Looking back at 2016, the news story that overwhelms all others (at least in the USA) is the election of Donald Trump to the Presidency of the United States. The surprise and shock was universal, due to the near certainty in national polls that Hillary Clinton would be the winner. And, in fact, she was in the popular vote, by nearly 3 million votes. Maybe it should not have been such a surprise, given the similar upset win in the Brexit vote, which in showed the similar growing momentum of nationalism and anti-immigrant sentiments as evinced in the Trump campaign. That same movement is evident in other countries as well, such as Italy (upset loss of constitutional referendum), France (rise of LePen and the Front National), and Germany (electoral victories in regional elections by the “Alternative for Germany”). These movements have gained through electoral victories a kind of legitimacy that would have seemed impossible in the recent past. Along with that new political power comes a sense of empowerment to voice openly anti-immigrant, racist, and misogynous views – after all, if the President–elect has made similar pronouncements, doesn’t that put such talk and tweets into the main stream of public speech?

It will be interesting to see if Twitter – used in such a mean-spirited way by Trump –will lose any of its luster as an instrument of personal outreach and self-promotion through such an example. Of course the other significant influence on the election through technology was on the other side – Clinton’s email debacle. In point of fact, neither candidate can be considered digitally literate: Trump is said to have never used a computer, while Clinton is a notorious technophobe. Both camps, however, did include highly competent tech folks, who took care of promotion through social media and the use of data analysis to guide internal polling, advertising spending, and the get out the vote ground game. The conventional wisdom was that the Clinton campaign had in these areas an overwhelming advantage, with data analysis expertise much better than that on the other side. Since the Trump win, the media have been revising that view.

While the Clinton campaign’s decisions on where to spend time and money were based on models of likely voters based on voter-registration files, supplemented by tracking polls, the Trump camp used a different, more flexible strategy, based on evidence from local canvassers and early voter trends. According to Ed Kilgore, the Clinton approach “tends to create a more static view of the electorate and its views, and probably builds in a bias for thinking of campaigns as mechanical devices for hitting numerical ‘targets’ of communications with voters who are already in your column.” The Trump camp approach was more nimble and more technically up-to-date, at least as described in an interview on NPR by Brad Parscale, the data guru for Trump:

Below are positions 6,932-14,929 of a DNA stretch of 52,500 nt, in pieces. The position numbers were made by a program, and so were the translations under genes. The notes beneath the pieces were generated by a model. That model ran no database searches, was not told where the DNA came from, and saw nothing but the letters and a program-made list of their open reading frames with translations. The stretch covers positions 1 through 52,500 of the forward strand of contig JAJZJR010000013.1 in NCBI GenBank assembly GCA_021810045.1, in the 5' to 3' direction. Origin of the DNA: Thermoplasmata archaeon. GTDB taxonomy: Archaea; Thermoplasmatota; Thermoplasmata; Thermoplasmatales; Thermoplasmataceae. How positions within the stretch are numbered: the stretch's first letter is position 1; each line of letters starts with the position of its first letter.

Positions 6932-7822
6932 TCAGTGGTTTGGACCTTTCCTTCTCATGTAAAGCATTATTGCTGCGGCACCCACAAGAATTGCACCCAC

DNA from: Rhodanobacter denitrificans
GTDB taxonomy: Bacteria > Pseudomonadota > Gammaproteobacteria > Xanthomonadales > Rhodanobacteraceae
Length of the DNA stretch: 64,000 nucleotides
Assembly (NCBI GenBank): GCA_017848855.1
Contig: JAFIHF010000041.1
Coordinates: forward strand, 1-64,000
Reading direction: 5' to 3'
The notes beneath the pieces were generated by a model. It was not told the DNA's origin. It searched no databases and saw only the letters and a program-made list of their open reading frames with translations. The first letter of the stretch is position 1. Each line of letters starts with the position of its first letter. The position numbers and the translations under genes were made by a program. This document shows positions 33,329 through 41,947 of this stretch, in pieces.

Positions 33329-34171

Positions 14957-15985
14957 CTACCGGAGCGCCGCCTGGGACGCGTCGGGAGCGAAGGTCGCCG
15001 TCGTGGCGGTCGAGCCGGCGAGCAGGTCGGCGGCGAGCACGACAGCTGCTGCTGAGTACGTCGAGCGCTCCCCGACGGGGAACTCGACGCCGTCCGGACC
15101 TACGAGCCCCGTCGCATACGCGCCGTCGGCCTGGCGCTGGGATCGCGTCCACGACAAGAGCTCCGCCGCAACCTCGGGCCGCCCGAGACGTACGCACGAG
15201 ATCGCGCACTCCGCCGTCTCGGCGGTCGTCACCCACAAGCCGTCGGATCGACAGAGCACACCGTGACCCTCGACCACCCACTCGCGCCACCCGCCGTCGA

If you had an app on your iPhone or Android, you could go knock doors. And when you knock that door, you push a button on your iPhone – you talked and communicated with this person. It would immediately send back to our database, so now we know we don’t have to communicate with that person in another method, where Democrats still use pieces of paper that have to be scanned in and then databased later. So they weren’t getting real-time information on their door-knocking program. That’s a huge advantage for us into our ground game.

In the days leading up to the election, I was surprised that Trump was spending money and putting in time in “safe” Clinton states like Wisconsin and Michigan, which polls showed were securely Democratic, at least as far as the presidential race was concerned. But Parscale and his team were seeing shifts in local preferences and voting trends that weren’t being picked up by others. In the end, it was those Americans who were dismissed as unlikely to vote who made the difference. The next electoral go-around will see the application of lessons learned from 2016, not least of which will be in the area of technology: 1) It’s great to have a state-of-the-art data-driven model for guiding the direction of the campaign, but that model better be able to note and take into account subtle and last minute changes in trends and voter behavior; and 2) Speed in some instances is key, and apps feeding directly and instantly into a central data base in the cloud beat the pants off “pieces of paper”.